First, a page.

Here’s a fun fact: Astronauts are prone to loss of bone mass during extended stays in outer space thanks to the low gravity environment, and need to do extensive physical training to prevent it!
Meditate: Chronic stress is a major factor in calcium depletion, leading to increased chances of bone disorders and diseases. Meditation is a proven way to relax and calm the nerves, and ensure your body is not constantly functioning in high-alert mode. Just a few minutes of yoga and meditation will do wonders for your physical as well as mental health, which in turn will also care for your bone health.
- Avoid Certain Medications: Drugs such as Proton Pump Inhibitors (PPIs) are used for acid suppression in the body. However, they have a detrimental effect on bone health. The suppression of stomach acids interferes with the metabolism of nutrients, leading to insufficient absorption of key vitamins and minerals.
- Eat Right: You need to get enough nutrients for proper system functioning, and food is the best and most natural way of doing this. Consider skipping gluten as it can promote gut inflammation which can lead to higher chances of osteoporosis. Calcium is essential for bone mineralization and development, but it might not get absorbed without sufficient vitamin D. Oily fish, red meats, liver, and whole eggs are also rich sources of vitamin D, which you should add to your diet.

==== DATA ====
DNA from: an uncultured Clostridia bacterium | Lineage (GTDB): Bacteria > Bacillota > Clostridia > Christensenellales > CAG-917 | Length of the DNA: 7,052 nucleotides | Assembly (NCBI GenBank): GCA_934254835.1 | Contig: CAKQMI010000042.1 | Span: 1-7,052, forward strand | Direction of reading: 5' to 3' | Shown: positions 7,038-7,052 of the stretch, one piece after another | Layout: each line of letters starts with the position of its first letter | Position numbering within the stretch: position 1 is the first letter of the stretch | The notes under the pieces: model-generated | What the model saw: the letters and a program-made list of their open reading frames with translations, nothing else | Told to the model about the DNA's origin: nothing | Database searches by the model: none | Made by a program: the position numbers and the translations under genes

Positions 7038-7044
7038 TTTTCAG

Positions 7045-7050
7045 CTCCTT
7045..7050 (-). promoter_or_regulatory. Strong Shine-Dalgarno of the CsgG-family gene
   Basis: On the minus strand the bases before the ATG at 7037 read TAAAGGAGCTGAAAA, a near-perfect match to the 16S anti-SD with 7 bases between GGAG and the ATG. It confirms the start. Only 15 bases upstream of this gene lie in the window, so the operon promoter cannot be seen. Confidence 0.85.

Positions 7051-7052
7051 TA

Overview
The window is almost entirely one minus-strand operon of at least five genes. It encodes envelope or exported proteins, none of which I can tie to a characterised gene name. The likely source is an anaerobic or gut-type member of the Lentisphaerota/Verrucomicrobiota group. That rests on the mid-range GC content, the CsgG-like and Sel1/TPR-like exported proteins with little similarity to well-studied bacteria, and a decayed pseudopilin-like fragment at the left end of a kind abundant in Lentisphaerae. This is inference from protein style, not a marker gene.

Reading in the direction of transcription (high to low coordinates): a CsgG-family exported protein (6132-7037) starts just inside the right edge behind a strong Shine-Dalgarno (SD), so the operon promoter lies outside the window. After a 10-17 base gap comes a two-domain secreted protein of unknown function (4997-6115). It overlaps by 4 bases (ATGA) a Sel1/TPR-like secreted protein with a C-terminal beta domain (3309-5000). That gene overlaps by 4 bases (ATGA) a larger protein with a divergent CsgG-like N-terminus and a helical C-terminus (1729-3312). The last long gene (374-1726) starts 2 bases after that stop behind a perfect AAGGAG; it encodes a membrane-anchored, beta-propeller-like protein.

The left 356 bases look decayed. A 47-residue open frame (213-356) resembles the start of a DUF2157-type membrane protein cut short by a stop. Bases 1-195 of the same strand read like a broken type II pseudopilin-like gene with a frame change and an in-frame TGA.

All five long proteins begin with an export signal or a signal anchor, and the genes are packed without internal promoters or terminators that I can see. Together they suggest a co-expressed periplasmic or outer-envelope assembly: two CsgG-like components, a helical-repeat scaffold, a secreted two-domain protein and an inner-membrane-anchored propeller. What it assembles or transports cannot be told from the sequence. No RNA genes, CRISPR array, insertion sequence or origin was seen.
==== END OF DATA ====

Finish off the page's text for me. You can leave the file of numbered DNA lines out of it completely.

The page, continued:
Supplements: A report found that Vitamin D deficiency is rampant in children and adolescents from different geographical regions in India. Older women, too, are at a higher chance of reduced Vitamin D levels. So it might be worth getting your vitamin levels checked, and to make up for the missing Vitamin D through supplements. Chances are, there aren’t enough foods with Vitamin D3 and K2 in your diet, especially if you follow a vegan or vegetarian diet. Supplements will be a quick and easy way to get these micronutrients and tackle deficiencies.
Note: Taking supplements without consultation should be avoided. For example, calcium supplementation without the menaquinone form of vitamin K2 can be dangerous. It is also important to avoid vitamin D toxicity, or hypervitaminosis, which occurs when there is too much of a vitamin in the body. As such, get a functional medicine test conducted to find out your vitamin and mineral levels and then understand what is the appropriate dosage for you. In the case of pregnant and breastfeeding women, always consult your health professional before taking any medication or dietary supplement.
Having healthy bones is necessary for growing children and adolescents, and it’s even more important to care for your bones in adulthood. Osteopenia is the loss of bone mineral density (BMD) as you age, and proper care for your bones can help prevent and manage this. You don’t need to put up with joint pain, arthritis, frequent fractures, and other bone related issues. Grab control of your health, functionally and wholly, and create a healthier lifestyle for yourself!